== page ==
I have told my husband, that depending upon her type of insurance, based on what I've read here, he can expect:
- her to stop having insurance coverage at a certain age, if term insurance.
- to perhaps have coverage, but potentially not all coverage when she dies, if she has set up a whole life policy.
I have told him that if the latter, since she set it up so late in life, the premiums may be very high and she may be wasting her money.
He is not happy about potentially losing his family home upon her death, if her debt remains as high as it is or increases and there isn't enough insurance to cover it.
I think it's a little melodramatic to assume that this will break the family up, at this stage or even in the future.
I would have assumed that insurance companies had tons of contingencies in place to make sure that elderly customers didn't wrack up huge amounts of debt against their home and then just die and expect them to clear it for the next generation.
My original purpose for posting was to determine whether her claims of being insured up to her death, even if that were in her 90s and through natural causes, could even be plausible. The conclusion that I've come to is, it's highly unlikely that she is covered as well as she thinks she is. Term life will end at a certain age, probably at most 80. Whole life insurance, started in her late 50s, may be so expensive that it might have been better to concentrate on simply paying off the debt and probably won't pay all her debt off.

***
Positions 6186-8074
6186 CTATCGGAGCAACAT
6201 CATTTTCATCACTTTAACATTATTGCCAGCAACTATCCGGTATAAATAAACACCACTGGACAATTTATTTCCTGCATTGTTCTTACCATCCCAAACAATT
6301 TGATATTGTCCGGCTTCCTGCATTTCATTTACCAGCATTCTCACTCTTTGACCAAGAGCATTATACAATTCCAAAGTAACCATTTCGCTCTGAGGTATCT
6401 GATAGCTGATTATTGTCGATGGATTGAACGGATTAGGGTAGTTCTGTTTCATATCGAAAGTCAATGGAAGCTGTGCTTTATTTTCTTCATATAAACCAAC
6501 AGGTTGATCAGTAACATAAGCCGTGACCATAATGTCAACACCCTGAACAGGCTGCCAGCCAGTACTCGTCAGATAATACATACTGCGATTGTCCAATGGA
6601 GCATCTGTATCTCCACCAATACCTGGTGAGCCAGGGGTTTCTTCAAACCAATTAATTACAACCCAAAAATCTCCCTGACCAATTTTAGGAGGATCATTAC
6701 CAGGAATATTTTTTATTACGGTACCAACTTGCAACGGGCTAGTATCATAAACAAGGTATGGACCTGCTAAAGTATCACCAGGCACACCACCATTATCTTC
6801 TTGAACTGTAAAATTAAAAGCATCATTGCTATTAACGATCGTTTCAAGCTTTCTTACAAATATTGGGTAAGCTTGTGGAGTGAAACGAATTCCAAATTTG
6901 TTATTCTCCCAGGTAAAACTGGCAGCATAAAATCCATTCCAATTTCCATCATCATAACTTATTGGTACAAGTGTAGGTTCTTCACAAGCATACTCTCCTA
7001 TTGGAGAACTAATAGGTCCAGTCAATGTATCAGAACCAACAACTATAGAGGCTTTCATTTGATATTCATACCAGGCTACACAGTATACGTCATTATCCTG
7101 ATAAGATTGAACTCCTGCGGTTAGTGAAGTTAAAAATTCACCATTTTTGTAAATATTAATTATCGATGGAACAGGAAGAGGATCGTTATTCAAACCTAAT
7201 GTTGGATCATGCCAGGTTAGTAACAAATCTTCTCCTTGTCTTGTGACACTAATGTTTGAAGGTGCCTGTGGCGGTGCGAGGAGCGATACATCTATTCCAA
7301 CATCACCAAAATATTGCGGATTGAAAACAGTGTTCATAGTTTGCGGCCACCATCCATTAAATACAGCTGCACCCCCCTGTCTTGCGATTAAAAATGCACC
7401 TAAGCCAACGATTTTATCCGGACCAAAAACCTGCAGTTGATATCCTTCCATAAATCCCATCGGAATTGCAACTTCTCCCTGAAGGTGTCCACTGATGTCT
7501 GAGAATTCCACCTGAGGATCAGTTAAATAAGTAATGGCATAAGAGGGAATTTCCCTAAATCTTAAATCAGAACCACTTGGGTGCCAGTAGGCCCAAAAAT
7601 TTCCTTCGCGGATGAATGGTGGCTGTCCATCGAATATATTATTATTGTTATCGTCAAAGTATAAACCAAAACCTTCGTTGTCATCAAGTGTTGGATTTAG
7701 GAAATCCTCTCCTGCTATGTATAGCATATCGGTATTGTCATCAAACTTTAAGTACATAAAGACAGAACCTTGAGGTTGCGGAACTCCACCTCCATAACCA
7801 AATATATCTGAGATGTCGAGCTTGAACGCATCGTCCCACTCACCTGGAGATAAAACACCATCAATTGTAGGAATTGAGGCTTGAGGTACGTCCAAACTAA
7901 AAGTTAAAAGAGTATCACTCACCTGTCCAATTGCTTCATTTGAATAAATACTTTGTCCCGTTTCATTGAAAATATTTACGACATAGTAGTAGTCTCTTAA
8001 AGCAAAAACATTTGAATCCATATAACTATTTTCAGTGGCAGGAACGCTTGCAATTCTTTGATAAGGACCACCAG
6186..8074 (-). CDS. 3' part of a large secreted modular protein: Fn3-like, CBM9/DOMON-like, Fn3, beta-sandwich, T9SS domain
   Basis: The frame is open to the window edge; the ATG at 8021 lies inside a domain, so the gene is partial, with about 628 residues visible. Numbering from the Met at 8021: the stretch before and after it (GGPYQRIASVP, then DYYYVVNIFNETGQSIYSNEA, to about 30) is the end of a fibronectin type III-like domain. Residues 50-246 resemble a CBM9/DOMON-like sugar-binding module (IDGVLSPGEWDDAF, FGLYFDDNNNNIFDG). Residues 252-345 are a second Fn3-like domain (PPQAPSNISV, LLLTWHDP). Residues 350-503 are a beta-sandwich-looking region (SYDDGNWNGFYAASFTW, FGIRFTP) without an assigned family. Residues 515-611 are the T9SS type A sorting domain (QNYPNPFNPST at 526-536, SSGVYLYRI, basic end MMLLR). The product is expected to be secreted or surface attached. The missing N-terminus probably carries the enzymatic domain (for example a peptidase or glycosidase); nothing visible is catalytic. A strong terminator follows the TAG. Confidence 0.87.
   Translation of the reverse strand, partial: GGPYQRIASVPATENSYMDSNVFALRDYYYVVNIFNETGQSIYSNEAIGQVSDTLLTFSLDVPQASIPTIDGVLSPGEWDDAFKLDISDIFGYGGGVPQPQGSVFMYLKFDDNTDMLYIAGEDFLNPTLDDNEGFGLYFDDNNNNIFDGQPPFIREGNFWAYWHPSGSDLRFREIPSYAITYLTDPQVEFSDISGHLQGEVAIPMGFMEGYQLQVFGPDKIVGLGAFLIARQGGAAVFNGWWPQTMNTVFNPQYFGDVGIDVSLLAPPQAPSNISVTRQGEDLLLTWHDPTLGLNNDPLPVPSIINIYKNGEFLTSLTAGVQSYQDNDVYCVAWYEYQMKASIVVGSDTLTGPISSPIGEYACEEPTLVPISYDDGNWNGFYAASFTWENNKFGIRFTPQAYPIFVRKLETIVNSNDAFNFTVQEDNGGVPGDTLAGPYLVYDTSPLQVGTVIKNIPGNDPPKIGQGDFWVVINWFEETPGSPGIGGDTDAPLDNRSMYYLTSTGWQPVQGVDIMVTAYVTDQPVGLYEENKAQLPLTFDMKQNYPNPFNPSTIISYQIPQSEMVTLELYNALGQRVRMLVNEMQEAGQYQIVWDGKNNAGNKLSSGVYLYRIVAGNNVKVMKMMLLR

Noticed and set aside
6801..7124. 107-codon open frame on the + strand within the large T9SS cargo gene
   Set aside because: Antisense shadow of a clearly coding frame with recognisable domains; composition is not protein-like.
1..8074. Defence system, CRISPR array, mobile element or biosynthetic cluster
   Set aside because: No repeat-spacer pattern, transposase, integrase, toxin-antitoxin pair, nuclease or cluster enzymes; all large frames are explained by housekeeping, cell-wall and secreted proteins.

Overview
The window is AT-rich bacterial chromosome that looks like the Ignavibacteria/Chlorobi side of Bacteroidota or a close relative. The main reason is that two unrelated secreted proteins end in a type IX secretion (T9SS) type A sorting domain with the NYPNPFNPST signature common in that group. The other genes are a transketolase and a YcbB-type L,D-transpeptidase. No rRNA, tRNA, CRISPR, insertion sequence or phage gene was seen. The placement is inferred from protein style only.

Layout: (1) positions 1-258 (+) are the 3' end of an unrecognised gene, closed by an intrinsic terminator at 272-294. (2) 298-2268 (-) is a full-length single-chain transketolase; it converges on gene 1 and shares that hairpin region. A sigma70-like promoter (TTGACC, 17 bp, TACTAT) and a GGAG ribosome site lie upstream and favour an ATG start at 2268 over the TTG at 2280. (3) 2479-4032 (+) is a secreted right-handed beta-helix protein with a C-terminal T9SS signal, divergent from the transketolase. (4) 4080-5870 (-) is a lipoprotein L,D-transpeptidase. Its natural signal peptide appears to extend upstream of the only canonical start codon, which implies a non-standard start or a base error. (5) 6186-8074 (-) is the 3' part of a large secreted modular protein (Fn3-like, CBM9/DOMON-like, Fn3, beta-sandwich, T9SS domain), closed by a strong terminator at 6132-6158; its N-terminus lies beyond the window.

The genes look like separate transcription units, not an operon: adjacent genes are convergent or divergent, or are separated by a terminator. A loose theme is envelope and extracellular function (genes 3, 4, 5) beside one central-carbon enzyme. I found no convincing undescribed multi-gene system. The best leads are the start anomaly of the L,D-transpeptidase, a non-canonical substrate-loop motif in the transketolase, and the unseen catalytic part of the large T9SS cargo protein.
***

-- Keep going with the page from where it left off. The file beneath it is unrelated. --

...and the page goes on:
If she won't let anyone see her policy, then the best thing to do would be to assume that to keep the house, everyone had better start saving towards that goal.
It is very plausible that she has enough coverage to cover the $300,000 LOC on her home if in fact it is an "independent" insurance contract and not the stuff you get at the bank, via attachment to her mortgage/HELOC. If she took the policy out at 56, or whatever, it can still be affordable, as $300,000 of coverage is not outlandish by any means depending on the way it is set up.
Originally Posted by omro
Have you and your siblings considered taking out a life insurance policy on your mother (given her permission) in order to fund the tax liability upon her eventual death? It’s a common practice in estate planning, but not so common with the general public’s understanding of shifting tax liability. She’s still young enough that it will be affordable as a joint expense by you and your siblings.
This way you can all split the premium and guarantee this negative outcome does not come to fruition.
I see this concern almost daily as a financial planner. Having these sort of discussion with parents is sometimes uneasy, but it’s important. That said, if you want to know about the policy have an insurance specialist or someone qualified to look at it. A lawyer will have limited knowledge on how these policies work.